Tuesday, March 4, 2008

Doughing-In with Infusion Mashing

Doughing-in/mash-in refers to the mixing of pre-measured crushed grains and heated water in order to sustain a constant mash temperature for a period of time. There are many variables to consider while doughing-in (grain weight, grain temp, mashtun temp, water volume, water temp). I'd like to take this time (brewing downtime) to write about how to reduce the number of unknown variables leading to a desired initial mash temperature in an unheated mashtun.

It seems as though many home brewers, new to all-grain brewing, go through as many as 3 methods before settling on the one that works best. I've gone through this trial period, and I think it exists because of what has been published and suggested on forums.

#1. Water over Grain: Pouring the grist into the mashtun, then pouring hot strike water over it. This method involves unnecessary variables (mashtun temp & ambiguous water temp). Following it will only result in inconsistency with every batch.

#2. Pre-Heated Mashtun: Initially, preheating the mashtun sounds like a good idea because it is an attempt to take away the question of mashtun temperature. I think it only adds more confusion. How hot are you getting the mashtun? Is it getting to the same temp every time? Plus, there is an additional volume of water to preheat. Ultimately there is still ambiguity in what the strike water temp should be.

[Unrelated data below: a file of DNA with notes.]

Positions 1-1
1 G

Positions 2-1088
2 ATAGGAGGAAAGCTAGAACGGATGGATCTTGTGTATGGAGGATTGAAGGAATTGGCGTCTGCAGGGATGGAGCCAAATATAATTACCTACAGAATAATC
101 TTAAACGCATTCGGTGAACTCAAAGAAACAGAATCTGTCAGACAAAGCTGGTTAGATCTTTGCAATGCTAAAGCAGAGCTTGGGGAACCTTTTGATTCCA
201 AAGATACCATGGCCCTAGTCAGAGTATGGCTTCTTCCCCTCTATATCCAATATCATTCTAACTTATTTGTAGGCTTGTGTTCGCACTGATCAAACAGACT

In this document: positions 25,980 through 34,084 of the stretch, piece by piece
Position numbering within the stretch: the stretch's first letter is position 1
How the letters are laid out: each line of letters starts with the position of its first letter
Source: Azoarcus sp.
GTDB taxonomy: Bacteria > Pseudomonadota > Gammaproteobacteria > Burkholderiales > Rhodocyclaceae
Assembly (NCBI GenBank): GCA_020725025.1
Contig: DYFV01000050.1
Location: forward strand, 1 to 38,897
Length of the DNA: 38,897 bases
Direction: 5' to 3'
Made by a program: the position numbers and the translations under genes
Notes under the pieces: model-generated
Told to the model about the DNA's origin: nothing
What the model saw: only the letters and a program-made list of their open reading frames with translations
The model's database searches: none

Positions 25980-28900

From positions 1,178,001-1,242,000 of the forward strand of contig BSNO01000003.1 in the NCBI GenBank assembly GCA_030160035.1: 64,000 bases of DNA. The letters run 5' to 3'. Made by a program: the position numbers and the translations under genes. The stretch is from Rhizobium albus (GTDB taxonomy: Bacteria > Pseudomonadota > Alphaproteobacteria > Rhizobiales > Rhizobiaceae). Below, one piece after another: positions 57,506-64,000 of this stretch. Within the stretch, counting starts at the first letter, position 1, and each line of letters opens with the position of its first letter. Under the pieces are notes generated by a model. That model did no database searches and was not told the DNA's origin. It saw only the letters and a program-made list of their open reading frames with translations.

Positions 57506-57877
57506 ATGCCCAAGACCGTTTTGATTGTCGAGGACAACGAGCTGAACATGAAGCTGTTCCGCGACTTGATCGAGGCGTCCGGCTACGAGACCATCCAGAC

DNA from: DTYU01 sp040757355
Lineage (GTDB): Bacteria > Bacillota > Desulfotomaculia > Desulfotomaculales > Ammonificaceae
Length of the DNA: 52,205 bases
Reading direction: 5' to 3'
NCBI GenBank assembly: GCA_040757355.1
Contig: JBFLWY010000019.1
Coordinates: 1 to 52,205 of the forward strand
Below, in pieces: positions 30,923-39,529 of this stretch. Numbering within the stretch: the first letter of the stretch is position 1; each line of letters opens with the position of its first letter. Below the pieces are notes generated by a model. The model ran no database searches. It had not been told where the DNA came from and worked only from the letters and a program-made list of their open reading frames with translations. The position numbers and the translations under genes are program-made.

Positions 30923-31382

#3. Grain over Water: Pour over-heated strike water into the mashtun, stir until strike temperature is achieved, then stir in grains steadily and evenly. This method excludes mashtun temp and water temp variables, and the only minor variable is the grain temperature. As long as you know the room temperature in your home, the grain will be very close to that.

"Grain over Water" takes all the guesswork out of planning and the brewday. I have used it with pinpoint accuracy, but will come out a little high on occasion. If the mash temperature settles too high it can easily be stirred and cooled. It's never fallen short.

Finding a good equation or infusion mashing software is important. Note that Tastybrew and Promash do not take into account mashtun temperature, so "Grain over Water" is the appropriate method when utilizing these applications.

It would be interesting to find out how many other methods brewer's have used. I would also like to know if this is helpful to you. If you have any questions, please ask.

Check out the following post about...
Tips for Better Infusion Mashing

8 comments:

The Bearded Brewer said...

This is good to know. In partial mashing, I used to do the "water over grain method" but have done the "grain into water" method recently. It sounds like I should keep it up.
Thanks for the post!

Kevin LaVoy said...

I never really figured I had a choice, I guess. I was in the middle of reading New Brewing Lager Beer when I did my first all grain. He had written something like: always wet over dry. I figured he probably knew what he was talking about, and that part has worked fine so far.

My technique (young though it is): I mash in a 5 gallon cooler. I preheat it by pouring a couple pint of boiling water from a teapot while the strike water is heating up. I dump that, in goes the grain, and then the strike water. I mashed in 2 degrees high on Sunday, so I added another couple pints of room temp water, gave it a good stir, and the mash proceeded as planned. Even my decoction mash out went right on. I know it's an inexact science with preheating the tun, but I think the main thing is to get it somewhat up to temperature so it doesn't suck up heat. That's probably always true unless you're using a metal tun that is exactly heated to dough in temp. Drink coolers weren't really designed to be precision brewing instruments.